So you can now do things like :

  svn_user=your_name cap deploy

and the svn checkout will use ‘your_name’ as svn username, prompt you for the subversion password (remember, you’re using ssh, so no clear password transit) and then do the checkout normaly.

Generate config/database.yml on-the-fly

Just like passwords, it’s a good idea to avoid having your database configuration in subversion if you’re more than one developer to commit code. So why not generate it locally and put it through our lovely ssh connection, at deployement time ?

  desc "After updating code we need to populate a new database.yml"
task :after_update_code, :roles => :app do
  require "yaml"
  set :production_database_password, proc { Capistrano::CLI.password_prompt("Production database remote Password : ") }

  buffer = YAML::load_file('config/database.yml.template')
  # get ride of uneeded configurations
  # Populate production element
  buffer['production']['adapter'] = "postgresql"
  buffer['production']['database'] = "vms_production"
  buffer['production']['username'] = "you_db_username
  buffer['production']['password'] = production_database_password
  buffer['production']['host'] = "localhost"
  put YAML::dump(buffer), "#{release_path}/config/database.yml", :mode => 0664

This code uses the config/database.yml.template file (it’s up to you to have one, I don’t think this one is hard :D), to generate a simple database.yml containing only the production database configuration. Additionnaly it prompts you for the database connection password.

Isn’t this great ?

Published on Sat, 15 Jul 2006 16:33

Enhanced Localization Plugin for Rails

For a project I had at work, I need to have a website in different languages. I assumed this was a common task nowadays, but I quickly found the limits of current solutions in Rails or at least I didn’t found one which matched my criteras for this project : lightweight, allows texts localizations and more importantly permits URLs localizations.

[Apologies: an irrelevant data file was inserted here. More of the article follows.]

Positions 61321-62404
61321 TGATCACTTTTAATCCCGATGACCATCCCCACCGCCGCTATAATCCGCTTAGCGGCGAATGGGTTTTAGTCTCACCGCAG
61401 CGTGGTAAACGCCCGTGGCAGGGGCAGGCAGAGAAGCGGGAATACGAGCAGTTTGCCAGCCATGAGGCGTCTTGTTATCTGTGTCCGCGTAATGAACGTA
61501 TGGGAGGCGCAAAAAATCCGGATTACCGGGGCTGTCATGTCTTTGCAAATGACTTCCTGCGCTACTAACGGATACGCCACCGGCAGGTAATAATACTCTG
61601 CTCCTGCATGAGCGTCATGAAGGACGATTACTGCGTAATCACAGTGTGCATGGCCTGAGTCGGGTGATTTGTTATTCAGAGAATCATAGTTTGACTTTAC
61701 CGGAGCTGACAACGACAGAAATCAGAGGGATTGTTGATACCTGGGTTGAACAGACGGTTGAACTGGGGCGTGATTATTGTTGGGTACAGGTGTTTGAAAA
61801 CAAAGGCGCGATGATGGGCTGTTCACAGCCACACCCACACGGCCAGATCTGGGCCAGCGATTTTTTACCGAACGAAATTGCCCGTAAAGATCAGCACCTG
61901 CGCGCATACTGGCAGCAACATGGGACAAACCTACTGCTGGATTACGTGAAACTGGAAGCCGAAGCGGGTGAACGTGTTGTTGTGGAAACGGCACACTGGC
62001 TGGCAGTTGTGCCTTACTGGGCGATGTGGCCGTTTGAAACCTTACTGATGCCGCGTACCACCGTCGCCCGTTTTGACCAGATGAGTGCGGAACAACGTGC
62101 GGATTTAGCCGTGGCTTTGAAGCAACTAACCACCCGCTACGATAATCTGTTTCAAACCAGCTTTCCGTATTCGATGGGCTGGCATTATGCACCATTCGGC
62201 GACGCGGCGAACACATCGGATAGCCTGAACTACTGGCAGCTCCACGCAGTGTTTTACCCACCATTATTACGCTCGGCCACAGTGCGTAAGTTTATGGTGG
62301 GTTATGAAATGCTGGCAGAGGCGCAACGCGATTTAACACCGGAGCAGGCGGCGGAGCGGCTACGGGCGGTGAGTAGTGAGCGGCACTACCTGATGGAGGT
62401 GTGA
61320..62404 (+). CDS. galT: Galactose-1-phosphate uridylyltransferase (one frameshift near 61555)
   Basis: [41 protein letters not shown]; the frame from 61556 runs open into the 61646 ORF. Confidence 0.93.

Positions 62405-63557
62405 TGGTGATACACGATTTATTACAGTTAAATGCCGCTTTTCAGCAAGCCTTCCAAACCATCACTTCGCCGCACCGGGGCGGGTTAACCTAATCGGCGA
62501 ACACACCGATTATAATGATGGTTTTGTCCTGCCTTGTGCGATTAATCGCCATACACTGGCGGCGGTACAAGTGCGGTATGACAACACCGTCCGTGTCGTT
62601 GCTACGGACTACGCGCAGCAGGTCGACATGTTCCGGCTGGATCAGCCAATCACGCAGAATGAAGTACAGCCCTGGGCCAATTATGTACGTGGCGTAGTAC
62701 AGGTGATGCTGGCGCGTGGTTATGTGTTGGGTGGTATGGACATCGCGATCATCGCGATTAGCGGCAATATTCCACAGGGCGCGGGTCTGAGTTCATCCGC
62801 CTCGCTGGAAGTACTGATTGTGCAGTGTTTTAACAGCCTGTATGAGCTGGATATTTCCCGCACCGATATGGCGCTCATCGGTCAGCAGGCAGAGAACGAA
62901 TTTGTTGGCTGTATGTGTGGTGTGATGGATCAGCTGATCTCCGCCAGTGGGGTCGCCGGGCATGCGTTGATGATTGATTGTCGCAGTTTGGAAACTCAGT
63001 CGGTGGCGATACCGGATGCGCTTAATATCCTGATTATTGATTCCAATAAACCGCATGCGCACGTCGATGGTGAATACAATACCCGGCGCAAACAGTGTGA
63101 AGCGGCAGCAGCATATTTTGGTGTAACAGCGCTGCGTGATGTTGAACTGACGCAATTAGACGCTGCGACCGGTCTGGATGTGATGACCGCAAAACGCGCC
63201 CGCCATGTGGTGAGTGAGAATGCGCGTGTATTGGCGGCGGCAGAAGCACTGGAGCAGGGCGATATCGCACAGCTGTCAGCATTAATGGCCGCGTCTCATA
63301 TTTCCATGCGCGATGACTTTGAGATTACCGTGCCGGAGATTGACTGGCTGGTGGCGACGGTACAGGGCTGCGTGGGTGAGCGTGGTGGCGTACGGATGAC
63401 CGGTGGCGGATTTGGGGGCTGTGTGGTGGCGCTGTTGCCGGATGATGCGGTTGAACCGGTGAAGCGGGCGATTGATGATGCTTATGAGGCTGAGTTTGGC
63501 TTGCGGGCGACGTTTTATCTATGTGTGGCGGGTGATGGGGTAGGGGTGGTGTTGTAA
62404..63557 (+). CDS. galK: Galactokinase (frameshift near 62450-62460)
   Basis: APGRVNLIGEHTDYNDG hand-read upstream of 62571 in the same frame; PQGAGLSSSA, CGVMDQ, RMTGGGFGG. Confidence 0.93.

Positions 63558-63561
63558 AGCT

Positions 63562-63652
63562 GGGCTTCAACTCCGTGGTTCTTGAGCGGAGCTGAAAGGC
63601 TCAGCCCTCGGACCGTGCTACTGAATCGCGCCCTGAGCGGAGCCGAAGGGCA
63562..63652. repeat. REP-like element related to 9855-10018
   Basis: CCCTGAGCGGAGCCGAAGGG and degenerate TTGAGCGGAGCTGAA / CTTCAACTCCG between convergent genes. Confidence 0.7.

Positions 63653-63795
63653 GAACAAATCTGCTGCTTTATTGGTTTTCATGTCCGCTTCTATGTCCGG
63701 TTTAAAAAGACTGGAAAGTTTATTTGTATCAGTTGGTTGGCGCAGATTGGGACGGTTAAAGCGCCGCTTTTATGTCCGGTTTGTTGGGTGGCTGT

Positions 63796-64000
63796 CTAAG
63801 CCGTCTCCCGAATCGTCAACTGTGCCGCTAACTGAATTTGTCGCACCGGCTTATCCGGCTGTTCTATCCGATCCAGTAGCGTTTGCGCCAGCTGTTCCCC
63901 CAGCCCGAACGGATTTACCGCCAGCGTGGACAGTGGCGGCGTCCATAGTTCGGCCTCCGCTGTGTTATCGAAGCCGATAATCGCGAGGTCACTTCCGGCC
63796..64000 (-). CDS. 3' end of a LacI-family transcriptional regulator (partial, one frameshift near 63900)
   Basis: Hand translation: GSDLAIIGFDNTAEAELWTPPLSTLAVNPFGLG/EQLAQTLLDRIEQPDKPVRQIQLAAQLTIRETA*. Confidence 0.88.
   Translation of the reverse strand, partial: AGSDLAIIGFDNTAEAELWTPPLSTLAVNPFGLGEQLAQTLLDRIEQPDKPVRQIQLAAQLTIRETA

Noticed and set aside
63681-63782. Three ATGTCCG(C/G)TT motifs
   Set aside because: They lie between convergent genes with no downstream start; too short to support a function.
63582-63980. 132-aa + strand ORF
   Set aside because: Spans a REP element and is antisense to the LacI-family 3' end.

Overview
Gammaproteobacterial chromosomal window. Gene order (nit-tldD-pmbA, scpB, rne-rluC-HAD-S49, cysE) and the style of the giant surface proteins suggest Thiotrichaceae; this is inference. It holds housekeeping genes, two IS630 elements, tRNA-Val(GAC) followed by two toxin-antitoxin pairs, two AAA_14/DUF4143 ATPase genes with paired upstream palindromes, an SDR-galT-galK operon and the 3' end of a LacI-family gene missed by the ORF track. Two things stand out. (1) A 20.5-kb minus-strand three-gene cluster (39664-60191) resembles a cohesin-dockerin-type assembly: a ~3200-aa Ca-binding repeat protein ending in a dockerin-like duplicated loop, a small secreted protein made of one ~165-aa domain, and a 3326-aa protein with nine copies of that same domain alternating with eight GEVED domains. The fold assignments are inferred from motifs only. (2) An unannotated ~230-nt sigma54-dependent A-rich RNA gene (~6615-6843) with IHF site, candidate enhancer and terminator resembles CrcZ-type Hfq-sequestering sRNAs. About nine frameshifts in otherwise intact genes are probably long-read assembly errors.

So I took one of the simpler plugins for localization tasks : Localization from Thomas Fuchs. Then I tweaked it a little bit to make it fits my needs and here comes the result : Localization Enhanced. It allows you to easily translate your texts using simple hashes loaded at startup, have as many languages as you want and have controllers/actions translations as well, all using the standards Rails methods (link_to, url_for, etc.). Additionally, I added a little refinement to ActionView::Helpers::AssetTagHelper#image_tag which allows you to use different images based on the current languages where you need it (images-based menu bar, …), by passing :loc => true as an option to image_tag. This one results in image tag generating an url prefixed by the current language (EN_en, FR_fr, etc.) unless the current language is the default one.

If you want to give it a try here’s the subversion repository url to get it :

or directly install it with :

./script plugin install

License is the same as the original one : MIT Licence (at least I think it is this one as I didn’t find any mention of one in the source).

Published on Sun, 09 Jul 2006 16:09